We are deeply sorry for your loss - the staff at Coffey Funeral Home
Eric Steven Weiss of Sleepy Hollow died quietly on September 7, 2021 after a valiant battle with cancer. He had just turned 71 the day before. Eric was born on September 6, 1950 in New York City and was the son of Jesse and Eva Semel Weiss. Over the years, he had lived in Wendell and Belmont, MA; Manhattan, Greenwich Village, Scarsdale, Sleepy Hollow and Denver, NC.
Eric has been practicing exclusively in the field of tax certiorari law since 1982 and joined Tuchman Katz as a partner in 2000.
Eric was the former chairman and longtime director of the Real Estate Tax Review Bar Association. During his time with the Tax Review Bar Association, Eric was the liaison to the city’s Dept. of Finance and met with them regularly to discuss forms and implementation.
A Riverdale native, Eric began his tax certiorari career with Schwartz & Weiss, P.C. as a law clerk before becoming an associate after graduation from New York Law School. During his tenure, Eric computerized the firm and developed practice specific computer programs that aided in the analysis of cases.
He later ran his own solo law practice for twelve years before joining Tuchman Katz, which prior to his retirement in 2018, had evolved into Korngold Weiss & Liebman. During this time, Eric became an expert in the minute details of Department of Finance reporting requirements and forms.
While a solo practitioner, his was one of four firms asked to participate in a 1990 pilot program run by the Tax Commission to file documentation by computer which later led to its adoption throughout the bar.
His computer expertise also led to a commendation from the Chief Justice of the New York State Court systems for working on a project with the New York State Supreme Court Clerks. Nearly a year of cooperative discussions and meetings with these Clerks, assigned to the City’s courthouses, led them to ultimately implement a successful electronic filing program for tax certiorari petitions. This alleviated the Court Clerks from a six-week period during which their offices were flooded with over 30,000 petition filings just for city tax certiorari cases.
A member of the Association of the Bar of the City of New York Eric was previously Chairman of its Condemnation and Tax Certiorari Committee. During his time on the committee, he was the Subcommittee Chairman focusing on the new Local Law 63 that implemented a Real Property Income and Expense Statement reporting and filing requirement for the first time. Similarly, he was chairman of a subcommittee that focused on the then new Co-op and Condominium Abatement Legislation. He was also the committee’s liaison to its Metes & Bounds real estate publication.
He is a member of the Real Estate Board of New York and has also been a member of its Tax Policy Committee. A member of the New York State Bar Association Real Estate Section he has been on its Committee on Condemnation, Certiorari & Real Estate Taxation.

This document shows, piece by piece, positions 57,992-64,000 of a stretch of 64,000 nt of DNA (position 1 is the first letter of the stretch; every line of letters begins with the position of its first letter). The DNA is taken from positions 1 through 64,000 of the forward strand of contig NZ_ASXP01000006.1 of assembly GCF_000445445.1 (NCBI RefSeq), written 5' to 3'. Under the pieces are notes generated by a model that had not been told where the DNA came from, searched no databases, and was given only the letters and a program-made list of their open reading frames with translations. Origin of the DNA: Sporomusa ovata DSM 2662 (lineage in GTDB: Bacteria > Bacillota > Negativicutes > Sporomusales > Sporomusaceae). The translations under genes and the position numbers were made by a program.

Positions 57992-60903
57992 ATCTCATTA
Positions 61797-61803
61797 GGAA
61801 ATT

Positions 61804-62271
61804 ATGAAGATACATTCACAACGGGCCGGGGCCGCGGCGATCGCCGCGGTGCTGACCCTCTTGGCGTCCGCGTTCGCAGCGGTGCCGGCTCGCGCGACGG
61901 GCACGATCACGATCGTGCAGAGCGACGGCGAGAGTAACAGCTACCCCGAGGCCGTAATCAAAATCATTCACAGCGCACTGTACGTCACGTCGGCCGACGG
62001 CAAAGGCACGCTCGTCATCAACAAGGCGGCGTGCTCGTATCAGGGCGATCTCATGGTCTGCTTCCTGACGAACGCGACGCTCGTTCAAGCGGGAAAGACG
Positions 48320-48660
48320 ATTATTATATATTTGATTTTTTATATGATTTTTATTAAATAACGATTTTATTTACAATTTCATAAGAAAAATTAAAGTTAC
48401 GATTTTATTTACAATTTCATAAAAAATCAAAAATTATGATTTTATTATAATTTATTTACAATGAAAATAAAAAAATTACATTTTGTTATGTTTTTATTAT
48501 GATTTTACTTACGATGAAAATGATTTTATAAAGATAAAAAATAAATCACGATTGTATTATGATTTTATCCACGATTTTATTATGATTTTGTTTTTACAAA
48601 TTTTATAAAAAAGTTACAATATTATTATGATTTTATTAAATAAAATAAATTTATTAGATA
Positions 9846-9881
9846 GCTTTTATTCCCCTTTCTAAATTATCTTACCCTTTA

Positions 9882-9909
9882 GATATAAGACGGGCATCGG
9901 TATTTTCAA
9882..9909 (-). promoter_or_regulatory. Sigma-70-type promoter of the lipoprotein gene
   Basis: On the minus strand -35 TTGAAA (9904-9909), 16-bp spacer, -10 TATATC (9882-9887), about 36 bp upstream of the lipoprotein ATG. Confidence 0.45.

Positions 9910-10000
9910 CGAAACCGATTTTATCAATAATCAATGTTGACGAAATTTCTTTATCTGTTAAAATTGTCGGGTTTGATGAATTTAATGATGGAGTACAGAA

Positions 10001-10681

He was also a member of the Commissioner of Finance's 1990 Real Property Reform Advisory Group that examined the legal structure of the current system and recommended changes.
He appeared at the Albany Law School panel on New York State property tax issues, Dec. 8, 2000.
Eric often spoke for real estate groups and at events and was frequently quoted in the press. He was a panelist at the Association of the Bar of the City of New York, "Perspectives on Real Property Tax Reform" Oct. 17, 1990, and moderated a NYARM Congress panel on Equality in Property Taxation, Nov. 1993.
On a yearly basis he also presented a seminar on Real Property Taxation for the Council of New York Cooperatives & Condominiums’ Annual Cooperative Housing Conference and at the Action Committee for Reasonable Real Estate Taxes annual meetings.
He was a workshop speaker for the National Realty Club on "A Look at Deal Structuring and Workouts (Rehabilitation Example), Property Taxes And Assessments" June 24, 1997 and on Real Property Taxation, February, 2003.
His articles have appeared in Real Estate Weekly, Habitat and Metes & Bounds.
A member of the Law Review, Eric graduated from New York Law School magna cum laude.
Eric is a native New Yorker – growing up in Queens and Riverdale where he attended the Fieldston School. He later graduated from Trinity College in Hartford, CT with a B.A.
After Trinity classmates formed the Outerspace Band, based in both Lenox and Wendell, Massachusetts, Eric became its manager and booked gigs throughout New England, including at CBGB’s in New York City.
The band was chosen to perform at Susan Ford’s White House Prom and the event was recently celebrated on its 40th anniversary in a Vanity Fair article in which Eric was quoted.
Eric later moved to Boston and became a founding partner of Entertainment Concepts Inc., a college entertainment booking agency and manager of acts including mime, Trent Arterberry.
During this time, he and Lois met, fell in love and were married.
They later moved to New York City's Greenwich Village.
On St. Patrick’s Day eve in 2018 he miraculously received a liver transplant at NYU Langone, since then living every day to its fullest.
At their Sleepy Hollow home, he had sun and star telescopes focused on the skies and spent weekends shooting trap and targets.
An avid sailor and kayaker, he was finally able to fish off his own pontoon boat and sail in his own sailboat on Lake Norman in Denver, North Carolina where he and Lois spent the last two years avoiding the pandemic.
He is survived by his wife Lois, sons Gabe (Stephanie) and Bradley; daughter Mona (Ethan Roose) and grandchildren Zoe and Jonah.